Predators vs. Stars Series Preview: Special Teams

Breaking down the Dallas Stars, position by position. Today, their special teams.

Only a small handful of pundits seem to be picking the Dallas Stars over the Nashville Predators in this upcoming playoff series. For them, the key is special teams, which is a problem that has plagued the Predators for over a year and a half.

Special teams are such a crux of high-intensity, high-pressure games. The emotion swing from scoring a goal or killing off a big penalty resonates up and down benches like an earthquake. Failing to score on a key power play leaves a strong feeling of “should’ve, would’ve, could’ve” in losses. These are points of key opportunities and timestamps on games where the feel of the game can drastically change.

From the beginning of 2018 until the end of last season, the Predators had the 28th-ranked power play in the NHL. This season, unbelievably, the problem worsened. After 82 games, the Predators owned the absolute worst power play in the NHL.

In contrast, special teams excellence has been a hallmark of the Dallas Stars this season. With the fifth-best penalty kill and a power play just outside of the top ten, the Stars are more than prepared to prevent the Predators from gaining any momentum when somebody goes to the penalty box. What should we expect?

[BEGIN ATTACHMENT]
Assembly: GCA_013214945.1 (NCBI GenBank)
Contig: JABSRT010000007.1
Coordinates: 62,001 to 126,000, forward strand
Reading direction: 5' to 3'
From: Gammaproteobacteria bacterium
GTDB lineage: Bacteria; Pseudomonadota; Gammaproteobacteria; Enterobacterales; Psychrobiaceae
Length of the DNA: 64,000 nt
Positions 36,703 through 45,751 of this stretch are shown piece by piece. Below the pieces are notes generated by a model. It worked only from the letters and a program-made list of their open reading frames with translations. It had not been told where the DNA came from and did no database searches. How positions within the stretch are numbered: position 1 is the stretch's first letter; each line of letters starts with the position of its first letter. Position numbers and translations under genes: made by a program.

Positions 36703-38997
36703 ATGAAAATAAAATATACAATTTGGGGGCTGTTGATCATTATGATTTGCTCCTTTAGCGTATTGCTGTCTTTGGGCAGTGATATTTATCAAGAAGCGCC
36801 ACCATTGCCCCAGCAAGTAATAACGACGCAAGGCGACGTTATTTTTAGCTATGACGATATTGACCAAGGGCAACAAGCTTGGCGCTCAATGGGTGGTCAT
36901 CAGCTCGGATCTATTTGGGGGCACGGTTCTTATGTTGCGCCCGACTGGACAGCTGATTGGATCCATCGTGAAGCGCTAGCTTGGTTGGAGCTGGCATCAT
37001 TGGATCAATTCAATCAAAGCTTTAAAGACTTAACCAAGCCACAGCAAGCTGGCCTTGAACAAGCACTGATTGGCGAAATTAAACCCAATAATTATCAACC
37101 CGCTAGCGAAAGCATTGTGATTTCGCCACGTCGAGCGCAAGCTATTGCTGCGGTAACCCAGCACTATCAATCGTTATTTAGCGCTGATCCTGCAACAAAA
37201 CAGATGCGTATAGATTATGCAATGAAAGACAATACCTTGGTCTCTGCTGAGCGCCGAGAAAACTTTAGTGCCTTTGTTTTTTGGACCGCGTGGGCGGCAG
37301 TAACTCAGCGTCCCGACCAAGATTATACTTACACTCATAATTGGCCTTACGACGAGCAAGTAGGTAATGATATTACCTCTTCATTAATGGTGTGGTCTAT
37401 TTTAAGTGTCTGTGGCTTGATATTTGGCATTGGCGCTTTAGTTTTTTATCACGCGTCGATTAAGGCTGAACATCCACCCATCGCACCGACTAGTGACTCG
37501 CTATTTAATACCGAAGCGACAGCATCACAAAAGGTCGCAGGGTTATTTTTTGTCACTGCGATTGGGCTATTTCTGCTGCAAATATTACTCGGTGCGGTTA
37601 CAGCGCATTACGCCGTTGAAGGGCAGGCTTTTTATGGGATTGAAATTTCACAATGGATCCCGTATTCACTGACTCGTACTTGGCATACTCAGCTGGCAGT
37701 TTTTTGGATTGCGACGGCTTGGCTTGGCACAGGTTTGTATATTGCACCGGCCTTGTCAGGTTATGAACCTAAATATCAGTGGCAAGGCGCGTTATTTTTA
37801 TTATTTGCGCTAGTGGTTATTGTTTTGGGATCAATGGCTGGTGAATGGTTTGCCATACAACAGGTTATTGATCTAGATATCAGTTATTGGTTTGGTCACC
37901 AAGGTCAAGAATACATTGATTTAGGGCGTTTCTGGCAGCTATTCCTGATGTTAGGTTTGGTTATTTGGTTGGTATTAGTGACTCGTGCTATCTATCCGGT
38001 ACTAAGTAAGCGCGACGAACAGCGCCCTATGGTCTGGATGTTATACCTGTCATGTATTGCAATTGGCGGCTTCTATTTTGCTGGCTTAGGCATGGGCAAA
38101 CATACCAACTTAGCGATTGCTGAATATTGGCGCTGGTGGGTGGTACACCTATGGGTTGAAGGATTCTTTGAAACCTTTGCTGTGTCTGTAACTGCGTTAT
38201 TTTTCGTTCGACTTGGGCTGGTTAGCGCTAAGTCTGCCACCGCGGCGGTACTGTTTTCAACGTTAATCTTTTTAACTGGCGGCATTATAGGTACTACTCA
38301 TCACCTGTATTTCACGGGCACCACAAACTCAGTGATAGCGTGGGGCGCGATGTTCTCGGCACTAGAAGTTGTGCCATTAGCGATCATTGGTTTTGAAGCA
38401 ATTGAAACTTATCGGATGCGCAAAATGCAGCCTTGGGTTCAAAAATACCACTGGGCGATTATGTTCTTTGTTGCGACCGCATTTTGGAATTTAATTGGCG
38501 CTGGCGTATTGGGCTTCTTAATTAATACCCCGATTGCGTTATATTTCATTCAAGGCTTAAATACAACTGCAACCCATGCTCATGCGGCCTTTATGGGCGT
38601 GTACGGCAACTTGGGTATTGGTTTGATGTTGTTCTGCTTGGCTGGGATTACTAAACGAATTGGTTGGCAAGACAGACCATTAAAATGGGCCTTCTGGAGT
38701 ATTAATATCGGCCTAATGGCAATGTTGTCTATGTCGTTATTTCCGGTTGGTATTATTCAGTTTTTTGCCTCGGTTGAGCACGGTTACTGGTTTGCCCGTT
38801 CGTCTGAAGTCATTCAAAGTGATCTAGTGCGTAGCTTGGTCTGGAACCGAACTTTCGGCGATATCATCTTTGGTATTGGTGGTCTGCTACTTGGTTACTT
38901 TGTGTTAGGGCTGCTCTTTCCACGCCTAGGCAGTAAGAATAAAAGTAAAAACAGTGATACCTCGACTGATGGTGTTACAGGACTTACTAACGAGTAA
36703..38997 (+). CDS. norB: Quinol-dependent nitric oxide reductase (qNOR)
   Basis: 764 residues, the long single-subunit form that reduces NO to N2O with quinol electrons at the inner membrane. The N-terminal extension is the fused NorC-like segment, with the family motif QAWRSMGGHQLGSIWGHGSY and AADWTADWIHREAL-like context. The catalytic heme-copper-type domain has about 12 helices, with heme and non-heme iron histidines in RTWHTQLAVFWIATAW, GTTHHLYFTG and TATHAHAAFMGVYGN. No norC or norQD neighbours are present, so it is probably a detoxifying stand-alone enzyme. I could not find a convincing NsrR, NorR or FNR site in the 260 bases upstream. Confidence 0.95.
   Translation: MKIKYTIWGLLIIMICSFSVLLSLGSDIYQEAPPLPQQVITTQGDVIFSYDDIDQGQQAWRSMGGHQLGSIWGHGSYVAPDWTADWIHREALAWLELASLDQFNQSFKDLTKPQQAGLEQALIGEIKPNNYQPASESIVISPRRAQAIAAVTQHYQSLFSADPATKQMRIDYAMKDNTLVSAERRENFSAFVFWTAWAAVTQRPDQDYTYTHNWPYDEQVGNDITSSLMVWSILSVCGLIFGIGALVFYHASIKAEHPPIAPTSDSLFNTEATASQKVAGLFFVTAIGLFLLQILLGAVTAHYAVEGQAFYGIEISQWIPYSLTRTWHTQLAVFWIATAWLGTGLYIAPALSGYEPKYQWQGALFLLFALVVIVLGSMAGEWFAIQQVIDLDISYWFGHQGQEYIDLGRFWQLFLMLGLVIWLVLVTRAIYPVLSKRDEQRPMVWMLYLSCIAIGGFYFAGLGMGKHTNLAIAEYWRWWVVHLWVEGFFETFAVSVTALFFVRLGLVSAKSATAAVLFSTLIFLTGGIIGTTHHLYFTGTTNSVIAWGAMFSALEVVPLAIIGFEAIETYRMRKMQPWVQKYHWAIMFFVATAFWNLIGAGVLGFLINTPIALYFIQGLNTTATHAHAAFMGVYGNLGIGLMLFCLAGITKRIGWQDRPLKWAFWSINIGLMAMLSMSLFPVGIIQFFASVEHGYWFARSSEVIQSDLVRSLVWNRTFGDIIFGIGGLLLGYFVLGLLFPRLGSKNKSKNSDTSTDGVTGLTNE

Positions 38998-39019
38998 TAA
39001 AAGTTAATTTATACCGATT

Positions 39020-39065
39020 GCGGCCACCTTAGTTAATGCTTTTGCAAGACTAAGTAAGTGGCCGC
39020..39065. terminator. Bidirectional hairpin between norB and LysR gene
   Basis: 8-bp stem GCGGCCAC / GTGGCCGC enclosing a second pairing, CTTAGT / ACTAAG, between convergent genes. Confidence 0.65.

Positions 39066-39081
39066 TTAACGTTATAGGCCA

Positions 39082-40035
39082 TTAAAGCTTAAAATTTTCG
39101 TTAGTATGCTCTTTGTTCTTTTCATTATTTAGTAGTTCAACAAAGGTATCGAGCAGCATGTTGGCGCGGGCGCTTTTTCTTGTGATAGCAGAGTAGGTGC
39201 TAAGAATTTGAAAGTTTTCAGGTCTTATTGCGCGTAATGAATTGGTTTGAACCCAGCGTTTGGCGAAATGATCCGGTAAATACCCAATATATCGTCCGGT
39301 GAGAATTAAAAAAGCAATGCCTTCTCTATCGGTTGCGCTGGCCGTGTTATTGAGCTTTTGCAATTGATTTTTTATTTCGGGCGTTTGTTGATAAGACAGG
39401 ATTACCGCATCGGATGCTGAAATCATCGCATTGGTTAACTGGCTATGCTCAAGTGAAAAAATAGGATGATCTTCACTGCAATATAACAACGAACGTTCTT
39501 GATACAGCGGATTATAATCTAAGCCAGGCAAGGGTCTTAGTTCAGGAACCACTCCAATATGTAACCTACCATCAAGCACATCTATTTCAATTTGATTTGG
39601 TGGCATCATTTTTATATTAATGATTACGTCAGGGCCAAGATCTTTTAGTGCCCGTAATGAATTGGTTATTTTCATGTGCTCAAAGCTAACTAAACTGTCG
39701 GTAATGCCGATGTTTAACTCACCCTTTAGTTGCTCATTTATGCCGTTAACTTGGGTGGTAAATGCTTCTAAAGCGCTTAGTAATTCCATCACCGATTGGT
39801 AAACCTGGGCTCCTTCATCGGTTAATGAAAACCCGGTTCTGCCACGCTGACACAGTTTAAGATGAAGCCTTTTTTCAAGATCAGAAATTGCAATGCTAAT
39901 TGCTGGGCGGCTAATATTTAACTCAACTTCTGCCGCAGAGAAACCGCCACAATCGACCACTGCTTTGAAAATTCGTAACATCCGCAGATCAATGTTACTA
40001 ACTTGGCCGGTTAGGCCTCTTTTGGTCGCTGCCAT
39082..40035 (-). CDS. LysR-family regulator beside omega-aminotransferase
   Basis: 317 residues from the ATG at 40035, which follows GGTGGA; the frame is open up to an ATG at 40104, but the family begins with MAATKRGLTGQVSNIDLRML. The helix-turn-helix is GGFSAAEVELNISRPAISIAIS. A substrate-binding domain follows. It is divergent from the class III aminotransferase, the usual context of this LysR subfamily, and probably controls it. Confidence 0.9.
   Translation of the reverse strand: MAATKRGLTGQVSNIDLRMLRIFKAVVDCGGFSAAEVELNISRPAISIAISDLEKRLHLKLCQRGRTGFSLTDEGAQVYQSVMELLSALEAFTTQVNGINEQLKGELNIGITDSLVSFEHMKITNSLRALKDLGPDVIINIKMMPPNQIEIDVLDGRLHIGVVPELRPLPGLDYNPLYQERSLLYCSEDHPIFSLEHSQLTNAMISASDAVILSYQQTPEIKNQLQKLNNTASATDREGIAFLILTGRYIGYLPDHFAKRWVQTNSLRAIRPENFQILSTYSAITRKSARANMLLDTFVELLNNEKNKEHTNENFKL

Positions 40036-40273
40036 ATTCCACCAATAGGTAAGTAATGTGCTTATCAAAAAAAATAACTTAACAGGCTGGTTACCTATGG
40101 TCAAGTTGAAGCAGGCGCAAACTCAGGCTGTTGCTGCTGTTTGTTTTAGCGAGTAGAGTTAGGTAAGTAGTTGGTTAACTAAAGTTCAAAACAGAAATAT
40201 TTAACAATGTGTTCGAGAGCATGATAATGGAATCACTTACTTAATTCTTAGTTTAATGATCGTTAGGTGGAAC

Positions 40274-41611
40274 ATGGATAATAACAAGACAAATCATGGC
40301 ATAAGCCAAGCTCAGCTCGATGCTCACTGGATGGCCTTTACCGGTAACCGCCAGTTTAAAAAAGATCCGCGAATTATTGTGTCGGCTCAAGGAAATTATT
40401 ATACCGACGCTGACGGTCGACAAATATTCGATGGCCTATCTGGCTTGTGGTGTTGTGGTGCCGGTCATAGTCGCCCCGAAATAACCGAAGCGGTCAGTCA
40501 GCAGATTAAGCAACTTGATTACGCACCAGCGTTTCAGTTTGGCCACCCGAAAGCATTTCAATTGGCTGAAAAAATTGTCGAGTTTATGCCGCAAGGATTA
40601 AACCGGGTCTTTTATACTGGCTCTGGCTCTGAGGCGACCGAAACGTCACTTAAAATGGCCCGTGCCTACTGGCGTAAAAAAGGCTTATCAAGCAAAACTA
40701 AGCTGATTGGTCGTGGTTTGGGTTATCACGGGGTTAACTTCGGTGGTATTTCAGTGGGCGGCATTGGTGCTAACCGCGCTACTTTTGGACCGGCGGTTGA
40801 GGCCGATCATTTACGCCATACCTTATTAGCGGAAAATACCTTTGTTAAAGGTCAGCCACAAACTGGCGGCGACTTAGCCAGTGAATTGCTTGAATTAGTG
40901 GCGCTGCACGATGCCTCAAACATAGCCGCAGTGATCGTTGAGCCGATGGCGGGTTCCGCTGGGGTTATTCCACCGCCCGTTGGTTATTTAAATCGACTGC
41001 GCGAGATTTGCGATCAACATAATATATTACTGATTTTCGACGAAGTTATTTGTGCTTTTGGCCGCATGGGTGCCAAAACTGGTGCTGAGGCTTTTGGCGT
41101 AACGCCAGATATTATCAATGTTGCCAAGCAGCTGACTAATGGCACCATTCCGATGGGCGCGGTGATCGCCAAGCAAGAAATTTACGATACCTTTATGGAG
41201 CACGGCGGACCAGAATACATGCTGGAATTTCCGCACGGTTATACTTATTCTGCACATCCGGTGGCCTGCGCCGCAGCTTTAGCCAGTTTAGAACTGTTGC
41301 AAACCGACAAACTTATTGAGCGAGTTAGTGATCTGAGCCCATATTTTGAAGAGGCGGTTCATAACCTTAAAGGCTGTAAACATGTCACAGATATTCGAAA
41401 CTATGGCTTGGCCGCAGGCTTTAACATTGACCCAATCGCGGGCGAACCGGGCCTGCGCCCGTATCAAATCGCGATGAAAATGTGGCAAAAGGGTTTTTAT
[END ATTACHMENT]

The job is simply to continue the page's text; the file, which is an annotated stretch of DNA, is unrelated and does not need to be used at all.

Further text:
Overview of power play/penalty kill systems

Power Play


The umbrella system is exactly as it sounds. Two players stand towards the net in the middle of the slot, forming the umbrella pole. Meanwhile, one player stands at the top of the umbrella, centered at the blue line, while two other players hang just a tad above the face-off circles near the boards.

The two objectives in the umbrella system are to either have the player at the top of the umbrella fire a low wrist or snap shot through traffic, or to have one of the two players by the top of the circles fire a one-time shot. Regardless of which option is chosen, the two players down low in the slot then attempt to shovel home any rebounds.


The goal of the overload system is also true to its name, as the team on the power play hopes to overload one half of the offensive zone with their players. Most overload systems have one player below the goal line, one low on one side of the boards, one player in front of the net, and then two defenders up at the blue line. If a line were drawn connecting each player, nearly the entirety of either the left or right side of the offensive zone would be covered, while the other half would be empty.